But the injunctions reach much further than that: They also bar enforcement of §2(c) against foreign nationals abroad who have no connection to the United States at all. The equities relied on by the lower courts do not balance the same way in that context. Denying entry to such a foreign national does not burden any American party by reason of that party’s relationship with the foreign national. And the courts below did not conclude that exclusion in such circumstances would impose any legally relevant hardship on the foreign national himself. See id., at 762 (“[A]n unadmitted and nonresident alien . . . ha[s] no constitutional right of entry to this country”). So whatever burdens may result from enforcement of §2(c) against a foreign national who lacks any connection to this country,they are, at a minimum, a good deal less concrete than the hardships identified by the courts below.
At the same time, the Government’s interest in enforcing §2(c), and the Executive’s authority to do so, are undoubtedly at their peak when there is no tie between the foreign national and the United States. Indeed, EO–2 itself distinguishes between foreign nationals who have some connection to this country, and foreign nationals who do not, by establishing a case-by-case waiver system primarily for the benefit of individuals in the former category. See, e.g., §§3(c)(i)–(vi). The interest in preserving national security is “an urgent objective of the highest order.” Holder v. Humanitarian Law Project, 561 U. S. 1, 28 (2010). To prevent the Government from pursuing that objective by enforcing §2(c) against foreign nationals unconnected to the United States would appreciably injure its interests, without alleviating obvious hardship to anyone else.

…The Government’s application to stay the injunction with respect to §§6(a) and (b) is accordingly granted in part. Section 6(a) may not be enforced against an individual seeking admission as a refugee who can credibly claim a bona fide relationship with a person or entity in the United States. Nor may §6(b); that is, such a person may not be excluded pursuant to §6(b), even if the 50,000 person cap has been reached or exceeded. As applied to all other individuals, the provisions may take effect.

Got that?

“To prevent the Government from pursuing that objective by enforcing §2(c) against foreign nationals unconnected to the United States would appreciably injure its interests, without alleviating obvious hardship to anyone else.” Continue reading

56 Comments

Filed under Around the World, Ethics Alarms Award Nominee, Ethics Train Wrecks, Government & Politics, Law & Law Enforcement, Leadership, Professions, Rights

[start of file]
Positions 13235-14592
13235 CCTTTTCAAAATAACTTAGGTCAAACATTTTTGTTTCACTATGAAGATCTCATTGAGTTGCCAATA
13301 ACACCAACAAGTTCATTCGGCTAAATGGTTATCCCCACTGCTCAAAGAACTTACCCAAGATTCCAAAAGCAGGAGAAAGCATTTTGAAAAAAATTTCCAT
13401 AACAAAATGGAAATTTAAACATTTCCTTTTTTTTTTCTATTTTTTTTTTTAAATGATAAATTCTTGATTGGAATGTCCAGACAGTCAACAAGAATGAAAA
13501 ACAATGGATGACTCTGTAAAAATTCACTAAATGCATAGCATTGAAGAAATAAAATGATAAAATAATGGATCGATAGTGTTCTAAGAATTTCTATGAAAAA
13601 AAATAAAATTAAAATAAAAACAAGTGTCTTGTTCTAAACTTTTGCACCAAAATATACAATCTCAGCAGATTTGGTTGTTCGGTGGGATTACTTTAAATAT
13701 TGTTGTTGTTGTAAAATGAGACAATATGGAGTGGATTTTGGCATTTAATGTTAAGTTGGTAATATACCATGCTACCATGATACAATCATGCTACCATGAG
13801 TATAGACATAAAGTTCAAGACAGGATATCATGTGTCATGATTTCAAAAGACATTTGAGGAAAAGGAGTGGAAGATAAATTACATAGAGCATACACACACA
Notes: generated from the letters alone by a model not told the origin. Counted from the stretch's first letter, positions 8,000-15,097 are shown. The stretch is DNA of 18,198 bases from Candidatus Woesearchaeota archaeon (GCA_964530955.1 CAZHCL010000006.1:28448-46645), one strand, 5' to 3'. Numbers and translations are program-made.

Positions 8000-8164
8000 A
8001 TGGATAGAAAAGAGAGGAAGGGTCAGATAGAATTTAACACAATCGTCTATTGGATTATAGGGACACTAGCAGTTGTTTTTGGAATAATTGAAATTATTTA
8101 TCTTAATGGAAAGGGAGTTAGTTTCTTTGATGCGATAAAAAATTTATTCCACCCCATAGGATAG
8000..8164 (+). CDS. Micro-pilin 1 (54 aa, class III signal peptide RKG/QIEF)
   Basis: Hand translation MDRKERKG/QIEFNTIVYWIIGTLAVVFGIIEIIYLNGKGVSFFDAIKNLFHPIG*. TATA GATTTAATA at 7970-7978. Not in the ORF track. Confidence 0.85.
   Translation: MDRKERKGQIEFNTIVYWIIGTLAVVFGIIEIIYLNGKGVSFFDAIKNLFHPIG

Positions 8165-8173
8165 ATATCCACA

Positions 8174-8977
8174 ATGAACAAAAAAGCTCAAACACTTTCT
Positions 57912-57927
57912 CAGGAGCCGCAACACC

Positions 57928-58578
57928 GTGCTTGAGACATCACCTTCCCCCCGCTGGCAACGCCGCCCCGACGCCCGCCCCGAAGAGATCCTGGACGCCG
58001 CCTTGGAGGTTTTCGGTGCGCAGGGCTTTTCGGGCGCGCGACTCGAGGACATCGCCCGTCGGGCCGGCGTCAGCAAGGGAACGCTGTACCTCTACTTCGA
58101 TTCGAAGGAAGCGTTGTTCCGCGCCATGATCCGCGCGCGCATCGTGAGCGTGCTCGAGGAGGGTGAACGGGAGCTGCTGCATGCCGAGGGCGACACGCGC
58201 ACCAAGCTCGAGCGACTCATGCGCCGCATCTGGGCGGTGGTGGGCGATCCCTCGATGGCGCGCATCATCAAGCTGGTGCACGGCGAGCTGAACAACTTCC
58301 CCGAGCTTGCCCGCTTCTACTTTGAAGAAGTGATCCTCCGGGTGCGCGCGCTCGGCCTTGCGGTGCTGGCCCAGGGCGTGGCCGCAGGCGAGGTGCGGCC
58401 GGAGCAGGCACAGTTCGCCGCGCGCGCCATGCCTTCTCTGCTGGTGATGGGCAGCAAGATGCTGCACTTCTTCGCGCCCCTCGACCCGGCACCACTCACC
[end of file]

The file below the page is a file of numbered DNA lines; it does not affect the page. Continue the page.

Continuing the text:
Comment Of The Day: “Ethics Dunce, Judicial Division: Arkansas Circuit Judge Wendell Griffen”

The post about the absurd Arkansas judge who saw nothing wrong with taking part in some anti-death penalty protest theater shortly after halting some scheduled executions. Can we say “objectivity”? Sure we can!

The impetus for Steve-O-in NJ’s Comment of the Day was what could be called dicta in the original post about the dubious role models for judicial conduct currently sitting on the U.S. Supreme Court.

Here is Steve-O-in-NJ’s Comment of the Day on the post, Ethics Dunce, Judicial Division: Arkansas Circuit Judge Wendell Griffen:

I agree that SCOTUS needs an ethics code, but, in all fairness, did Eisenhower, Kennedy, Johnson, or Nixon ever attack the SCOTUS or a decision in a speech or an address? FDR was far more politically powerful than Obama ever could hope to be, but even he knew when to back off the SCOTUS. That said, I wonder if he knew from the get-go he was going to break the 2-term tradition and just wait the court out, as justices either died or retired and he replaced them with like-minded judges.

What do you think of an age limit for Federal judges, setting either 70 or 75 as a mandatory retirement age? Although Article III judges serve for the term of their good behavior, arguably that Article didn’t conceive of Federal Judges living well past 70 regularly and living and serving into their 80s and 90s uncommon but now certainly not unheard of. If we can revisit Presidential terms of office, which we already have, if we can revisit the Electoral College, which we already have once and some are asking us to again, and if many vocally want us to revisit both the First and especially the Second Amendments, all of these due to changing circumstances (breach of the 2-term custom, the emergence of political parties, alleged hate speech, and the evolution of firearms beyond single shot muskets) then arguably we can revisit Article III as well.

Continue reading

11 Comments

Filed under Comment of the Day, Government & Politics, Law & Law Enforcement, Professions

Ethics Dunce, Judicial Division: Arkansas Circuit Judge Wendell Griffen